This page provides answers to the questions posed on the BIRDQUIZ page. The questions are designed to test your knowledge of All the World’s Birds and provide an entertaining way to learn more.
The questions and answers are listed in reverse order of publication, so that the most recent question is at the top. All questions have previously appeared on Twitter as tweets from @charlesrstubbs.
BIRDQUIZ 20/9 In v10.2 of the IOC birdlist there are three bird species with English names beginning ‘Oriental P … ’ and three with English names beginning ‘Oriental S … ’. How many can you name?
249/1461 Oriental Plover Charadrius veredus (breeds ec ASIA; winters n Australia)
280/1587 Oriental Pratincole Glareola maldivarum
(breeds sc, ec, se ASIA; winters Greater Sundas, n Australasia)
111/0710 Oriental Stork Ciconia boyciana
(breeds se Russia, ne China; winters Japan, South Korea, ec, se China, Taiwan)
323/2232 Oriental Scops Owl Otus sunia
(sc, se ASIA; breeds ec ASIA; winters s Malaysian Peninsula, Sumatra)
407/3198 Oriental Pied Hornbill Anthracoceros albirostris (sc, se ASIA)
760/6569 Oriental Skylark Alauda gulgula
(se, sc ASIA; breeds c ASIA; winters locally Middle East)
[Theses species are featured in PARTS THREE (3), FOUR (2) and EIGHT (1) of the ATWB Part-by-Part Companion Guide series – click here for details.]
BIRDQUIZ 20/8 Which one of these bird species is NOT a member of Family: Furnariidae – Ovenbirds … Coastal Miner, Spix’s Woodcreeper, Bay Hornero, Striped Treehunter, Black Spinetail?
In version 10.2 of the IOC birdlist, the South American family Furnariidae – Ovenbirds has 315 species with a wide variety of English names. Included within this family are:
483/4086 Coastal Miner (coastal nw, wc Peru)
483/4320 Spix’s Woodcreeper (e Amazonian Brazil)
483/4116 Bay Hornero (w Amazon and major tributaries)
483/4269 Striped Treehunter (Andes of nw South America)
The family also includes 60 ‘Spinetail’ species, plus 10 ‘Tit-Spinetail’ species and a ‘Wren-spinetail’.
351/2582 Black Spinetail (northern wc Africa, locally southern w Africa)
is not an Ovenbird but a species of Swift, one of 7 species of ‘Spinetail’ Swift that are resident in Africa. Another 2 species of ‘Spinetail’ Swift reside in Asia, and there are 2 species of ‘Spine-tailed Swift’ – one found in s Philippines and the other in New Guinea.
[Ovenbirds feature in a number of ATWB publications – Part SIX of the ATWB Part-by-Part Companion Guide series; South America/Middle America WORLD REGIONS Companion Guide; and a number of guides covering North-west South America: search Amazon Books for ATWBNWSA. Swifts are featured in Part ONE of the ATWB Part-by-Part Companion Guide series.]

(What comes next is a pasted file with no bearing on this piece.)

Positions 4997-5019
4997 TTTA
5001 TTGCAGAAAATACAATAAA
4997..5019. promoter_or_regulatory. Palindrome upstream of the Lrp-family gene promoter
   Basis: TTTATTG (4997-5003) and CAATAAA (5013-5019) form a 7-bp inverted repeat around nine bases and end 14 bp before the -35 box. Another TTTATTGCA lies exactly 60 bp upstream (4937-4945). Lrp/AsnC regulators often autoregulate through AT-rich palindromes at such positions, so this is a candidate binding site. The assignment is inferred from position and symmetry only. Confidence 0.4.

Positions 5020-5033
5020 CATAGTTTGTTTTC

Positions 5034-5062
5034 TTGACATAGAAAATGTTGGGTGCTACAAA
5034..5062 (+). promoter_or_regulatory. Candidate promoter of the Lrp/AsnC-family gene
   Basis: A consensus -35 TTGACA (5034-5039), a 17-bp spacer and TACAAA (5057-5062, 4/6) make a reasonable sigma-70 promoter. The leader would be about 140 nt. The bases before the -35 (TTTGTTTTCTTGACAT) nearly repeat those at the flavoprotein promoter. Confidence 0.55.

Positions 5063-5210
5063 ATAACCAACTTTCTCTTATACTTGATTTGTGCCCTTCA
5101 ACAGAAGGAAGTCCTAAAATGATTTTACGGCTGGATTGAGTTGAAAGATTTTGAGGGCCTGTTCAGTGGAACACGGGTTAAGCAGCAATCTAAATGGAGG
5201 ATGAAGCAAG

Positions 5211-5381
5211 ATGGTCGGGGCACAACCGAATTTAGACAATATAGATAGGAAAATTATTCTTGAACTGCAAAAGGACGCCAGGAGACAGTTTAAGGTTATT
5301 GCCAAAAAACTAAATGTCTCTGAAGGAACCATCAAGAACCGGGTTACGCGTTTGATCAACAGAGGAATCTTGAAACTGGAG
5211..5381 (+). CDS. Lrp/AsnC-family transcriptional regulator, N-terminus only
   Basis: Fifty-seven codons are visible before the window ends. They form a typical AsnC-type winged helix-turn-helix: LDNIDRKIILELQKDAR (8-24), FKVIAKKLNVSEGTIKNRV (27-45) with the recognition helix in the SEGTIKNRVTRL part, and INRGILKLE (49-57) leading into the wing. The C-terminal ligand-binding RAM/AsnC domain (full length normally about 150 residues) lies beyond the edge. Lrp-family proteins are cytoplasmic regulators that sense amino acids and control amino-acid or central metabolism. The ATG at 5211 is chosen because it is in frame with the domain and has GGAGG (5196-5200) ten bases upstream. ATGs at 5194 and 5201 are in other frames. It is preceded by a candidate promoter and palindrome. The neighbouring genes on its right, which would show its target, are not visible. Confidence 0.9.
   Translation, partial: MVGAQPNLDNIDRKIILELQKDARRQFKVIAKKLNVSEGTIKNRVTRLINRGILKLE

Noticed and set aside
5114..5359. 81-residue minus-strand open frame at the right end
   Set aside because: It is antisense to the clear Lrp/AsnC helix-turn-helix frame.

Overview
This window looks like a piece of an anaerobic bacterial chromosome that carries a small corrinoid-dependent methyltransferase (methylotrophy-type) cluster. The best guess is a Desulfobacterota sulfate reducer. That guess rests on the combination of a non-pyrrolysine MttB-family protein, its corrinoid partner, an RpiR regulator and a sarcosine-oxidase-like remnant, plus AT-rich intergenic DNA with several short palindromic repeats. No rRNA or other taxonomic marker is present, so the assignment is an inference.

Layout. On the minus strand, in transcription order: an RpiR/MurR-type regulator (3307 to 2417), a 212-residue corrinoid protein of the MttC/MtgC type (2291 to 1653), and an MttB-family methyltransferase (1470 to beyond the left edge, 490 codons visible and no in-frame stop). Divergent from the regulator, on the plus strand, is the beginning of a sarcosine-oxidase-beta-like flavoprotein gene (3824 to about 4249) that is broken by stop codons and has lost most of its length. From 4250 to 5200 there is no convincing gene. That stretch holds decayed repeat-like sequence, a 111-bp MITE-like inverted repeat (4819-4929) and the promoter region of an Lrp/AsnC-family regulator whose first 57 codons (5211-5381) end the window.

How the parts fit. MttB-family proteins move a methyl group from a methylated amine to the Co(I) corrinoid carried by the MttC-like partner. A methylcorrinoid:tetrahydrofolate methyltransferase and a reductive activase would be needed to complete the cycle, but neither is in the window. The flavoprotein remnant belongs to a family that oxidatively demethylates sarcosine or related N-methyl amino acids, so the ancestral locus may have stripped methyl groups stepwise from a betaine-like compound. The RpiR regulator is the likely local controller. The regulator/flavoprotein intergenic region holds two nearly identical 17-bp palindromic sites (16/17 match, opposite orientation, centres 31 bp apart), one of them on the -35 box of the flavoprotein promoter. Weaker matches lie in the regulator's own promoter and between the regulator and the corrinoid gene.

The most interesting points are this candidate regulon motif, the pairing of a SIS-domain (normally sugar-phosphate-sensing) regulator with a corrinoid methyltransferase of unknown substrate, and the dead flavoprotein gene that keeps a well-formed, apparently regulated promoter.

BIRDQUIZ 20/7 Can you match these bird species to the world regions where they are regularly present? Balicassiao, Neddicky, Plushcap, Rifleman: Africa, Asia, Australasia, South America.
672/6022 Balicassiao (n, c, s Philippines: Asia) Family: Dicruridae – Drongos
820/7114 Neddicky (s, southern c Africa) Family: Cisticolidae – Cisticolas & Allies
985/9851 Plushcap (Andes of c, nw South America) Family: Thraupidae – Tanagers & Allies
471/4020 Rifleman (New Zealand: Australasia) Family: Acanthisittidae – New Zealand Wrens
[Featured in PARTS EIGHT, NINE, TWELVE and SIX respectively of the ATWB Part-by-Part Companion Guide series]
BIRDQUIZ 20/6 In v10.1 of the IOC birdlist, what is the only member of Family: Sylviidae – Sylviid Babblers that regularly occurs in the Americas?
836/7500 Wrentit (w USA, nw Baja California)
[This species is featured in two publications: PART NINE of the ATWB Part-by-Part Companion Guide series and the compendium ATWB South America/Middle America WORLD REGIONS Companion Guide. In v10.2 of the IOC birdlist, single species genus Chamaea (Wrentit) was transferred to new Family: Paradoxornithidae – Parrotbills and allies.]
BIRDQUIZ 20/5 In v10.1 of the IOC birdlist, Family: Motacillidae – Wagtails, Pipits has species with English names ending in ‘Wagtail’, ‘Pipit’ and what else?
Of the 68 extant species in the Motacillidae family in the IOC birdlist v10.1, there are 8 species in genus Macronyx that have an English name ending in ‘Longclaw’. All are resident in Africa, ranging from West Africa eastwards to Ethiopia and southwards to South Africa. They include 953/8932 Sharpe’s Longclaw, which is found only in c, sw, wc Kenya, and 953/8933 Abyssinian Longclaw, which is endemic to n, c, sw Ethiopia.
[‘Longclaw’ species feature in several ATWB publications, including Part ELEVEN of the ATWB Part-by-Part Companion Guide series – click here for details.]
BIRDQUIZ 20/4 If all the species in v10.1 of the IOC birdlist are arranged in alphabetical order by their English names, Abbott’s Babbler comes first. What comes last? [Hint: it’s not Zitting Cisticola]
The species with the English name that comes last in alphabetical order is 167/1103 Zone-tailed Hawk, which is resident around the edges of the Amazon basin and in southern Central America, breeding also in c, n Mexico and sw USA.
[This species features in several ATWB publications, including South America/Middle America WORLD REGIONS Companion Guide – click here for details.]
BIRDQUIZ 20/3 Can you solve this riddle? When is an Ovenbird not an Ovenbird? When it’s an Ovenbird!